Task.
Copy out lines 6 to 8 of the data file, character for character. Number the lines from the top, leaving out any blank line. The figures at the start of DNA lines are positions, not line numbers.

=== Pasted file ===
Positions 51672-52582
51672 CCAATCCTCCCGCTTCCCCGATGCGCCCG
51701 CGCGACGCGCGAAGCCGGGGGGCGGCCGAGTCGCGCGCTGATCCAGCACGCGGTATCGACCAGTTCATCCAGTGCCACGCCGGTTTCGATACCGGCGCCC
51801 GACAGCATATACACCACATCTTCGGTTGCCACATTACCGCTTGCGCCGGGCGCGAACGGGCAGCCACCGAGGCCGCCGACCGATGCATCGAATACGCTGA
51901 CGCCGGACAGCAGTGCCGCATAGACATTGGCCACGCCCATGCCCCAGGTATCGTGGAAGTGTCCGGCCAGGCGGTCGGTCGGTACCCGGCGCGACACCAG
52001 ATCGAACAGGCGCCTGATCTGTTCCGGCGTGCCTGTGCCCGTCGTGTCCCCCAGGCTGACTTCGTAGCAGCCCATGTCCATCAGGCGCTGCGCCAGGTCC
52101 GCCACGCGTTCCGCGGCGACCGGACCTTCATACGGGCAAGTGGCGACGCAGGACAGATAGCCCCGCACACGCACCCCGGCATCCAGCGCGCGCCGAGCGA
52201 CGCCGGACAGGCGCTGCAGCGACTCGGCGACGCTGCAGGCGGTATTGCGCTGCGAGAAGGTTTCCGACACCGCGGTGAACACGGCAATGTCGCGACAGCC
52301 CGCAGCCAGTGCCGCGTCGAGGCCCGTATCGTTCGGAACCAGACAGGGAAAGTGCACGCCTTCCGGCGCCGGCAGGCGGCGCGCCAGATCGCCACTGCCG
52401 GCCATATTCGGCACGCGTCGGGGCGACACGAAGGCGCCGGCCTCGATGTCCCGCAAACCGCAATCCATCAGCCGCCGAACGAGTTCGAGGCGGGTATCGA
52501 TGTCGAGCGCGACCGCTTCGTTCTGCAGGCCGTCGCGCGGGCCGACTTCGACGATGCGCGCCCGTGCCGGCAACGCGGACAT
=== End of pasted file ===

52001 ATCGAACAGGCGCCTGATCTGTTCCGGCGTGCCTGTGCCCGTCGTGTCCCCCAGGCTGACTTCGTAGCAGCCCATGTCCATCAGGCGCTGCGCCAGGTCC
52101 GCCACGCGTTCCGCGGCGACCGGACCTTCATACGGGCAAGTGGCGACGCAGGACAGATAGCCCCGCACACGCACCCCGGCATCCAGCGCGCGCCGAGCGA
52201 CGCCGGACAGGCGCTGCAGCGACTCGGCGACGCTGCAGGCGGTATTGCGCTGCGAGAAGGTTTCCGACACCGCGGTGAACACGGCAATGTCGCGACAGCC